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International Journal of Analysis
Volume 2013 (2013), Article ID 126163, 7 pages
http://dx.doi.org/10.1155/2013/126163
Research Article

On a New I-Convergent Double-Sequence Space

Department of Mathematics, A.M.U., Aligarh 202002, India

Received 26 November 2012; Revised 17 January 2013; Accepted 18 January 2013

Academic Editor: Wen Xiu Ma

Copyright © 2013 Vakeel A. Khan and Nazneen Khan. This is an open access article distributed under the Creative Commons Attribution License, which permits unrestricted use, distribution, and reproduction in any medium, provided the original work is properly cited.

Abstract

The sequence space was introduced and studied by Mursaleen (1983). In this article we introduce the sequence space 2 and study some of its properties and inclusion relations.

1. Introduction and Preliminaries

Let , , and be the sets of all natural, real, and complex numbers, respectively. We write showing the space of all real or complex sequences.

Definition 1. A double sequence of complex numbers is defined as a function . We denote a double sequence as where the two subscripts run through the sequence of natural numbers independent of each other [1]. A number is called a double limit of a double sequence if for every there exists some such that (see  [2]).

Let and denote the Banach spaces of bounded and convergent sequences, respectively, with norm . Let denote the space of sequences of bounded variation; that is, where is a Banach space normed by (see  [3]).

Definition 2. Let be a mapping of the set of the positive integers into itself having no finite orbits. A continuous linear functional on is said to be an invariant mean or -mean if and only if(i) when the sequence has for all ;(ii), where ;(iii) for all .

In case is the translation mapping , a -mean is often called a Banach limit (see [4]), and , the set of bounded sequences all of whose invariant means are equal, is the set of almost convergent sequences (see [5]).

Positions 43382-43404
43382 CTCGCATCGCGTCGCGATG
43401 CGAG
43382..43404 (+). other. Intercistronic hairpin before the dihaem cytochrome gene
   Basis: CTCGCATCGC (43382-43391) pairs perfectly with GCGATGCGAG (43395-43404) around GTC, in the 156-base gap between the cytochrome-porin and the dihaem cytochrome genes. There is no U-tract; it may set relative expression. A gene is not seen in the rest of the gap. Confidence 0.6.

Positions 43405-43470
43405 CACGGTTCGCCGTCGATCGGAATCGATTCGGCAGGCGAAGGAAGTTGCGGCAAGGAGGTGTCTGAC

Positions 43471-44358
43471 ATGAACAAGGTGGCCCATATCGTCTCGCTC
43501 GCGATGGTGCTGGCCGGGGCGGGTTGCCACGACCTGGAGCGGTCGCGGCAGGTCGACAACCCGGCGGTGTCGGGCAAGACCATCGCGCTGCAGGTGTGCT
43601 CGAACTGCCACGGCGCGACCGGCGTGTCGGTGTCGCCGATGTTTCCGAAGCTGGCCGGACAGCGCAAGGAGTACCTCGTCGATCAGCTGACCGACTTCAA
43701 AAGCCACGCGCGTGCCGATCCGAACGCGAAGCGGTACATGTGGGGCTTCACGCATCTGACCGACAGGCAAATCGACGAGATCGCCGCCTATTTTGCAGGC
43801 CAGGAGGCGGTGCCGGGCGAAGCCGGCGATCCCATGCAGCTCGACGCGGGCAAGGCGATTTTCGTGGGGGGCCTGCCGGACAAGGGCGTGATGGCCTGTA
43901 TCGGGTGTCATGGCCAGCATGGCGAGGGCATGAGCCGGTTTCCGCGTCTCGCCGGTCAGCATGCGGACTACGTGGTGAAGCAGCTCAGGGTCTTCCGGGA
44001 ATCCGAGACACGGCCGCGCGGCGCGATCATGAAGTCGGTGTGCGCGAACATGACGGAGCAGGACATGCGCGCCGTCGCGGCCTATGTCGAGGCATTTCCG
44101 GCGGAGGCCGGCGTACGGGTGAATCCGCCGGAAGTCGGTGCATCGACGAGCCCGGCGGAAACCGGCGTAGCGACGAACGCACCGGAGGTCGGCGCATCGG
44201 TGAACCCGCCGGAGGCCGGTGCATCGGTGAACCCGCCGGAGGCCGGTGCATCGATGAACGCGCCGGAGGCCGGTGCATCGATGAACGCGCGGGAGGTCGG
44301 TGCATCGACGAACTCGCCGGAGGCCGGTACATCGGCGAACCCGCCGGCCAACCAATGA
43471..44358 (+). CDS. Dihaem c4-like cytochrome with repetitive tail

If , then . Then it can be shown that where , . Consider where denote the th iterate of at . The special case of (5) in which was given by Lorentz [5, Theorem 1], and that the general result can be proved in a similar way. It is familiar that a Banach limit extends the limit functional on .

Theorem 3. A -mean extends the limit functional on in the sense that for all if and only if has no finite orbits; that is to say, if and only if, for all , , (see [3]) Put assuming that . A straight forward calculation shows (see [6]) that

For any sequence , , and scalar , we have

Definition 4. A sequence is of -bounded variation if and only if (i) converges uniformly in ;(ii), which must exist, should take the same value for all .

We denote by , the space of all sequences of -bounded variation (see [7]):

Theorem 5. is a Banach space normed by (see [8]).

Subsequently, invariant means have been studied by Ahmad and Mursaleen [9], Mursaleen et al. [3, 6, 8, 1014], Raimi [15], Schaefer [16], Savas and Rhoades [17], Vakeel et al. [1820], and many others [2123]. For the first time, I-convergence was studied by Kostyrko et al. [24]. Later on, it was studied by Šalát et al. [25, 26], Tripathy and Hazarika [27], Ebadullah et al. [1820, 28], and Vakeel et al. [1, 29].

Definition 6 (see [30, 31]). Let be a nonempty set. Then, a family of sets ( denoting the power set of ) is said to be an ideal in if(i);(ii) is additive; that is, ;(iii) is hereditary that is, , ;

An Ideal is called nontrivial if . A non-trivial ideal is called admissible if .

A non-trivial ideal is maximal if there cannot exist any non-trivial ideal containing as a subset.

For each ideal , there is a filter corresponding to . That is,

Definition 7 (see [24, 31, 32]). A double sequence is said to be -convergent to a number if for every , In this case, we write .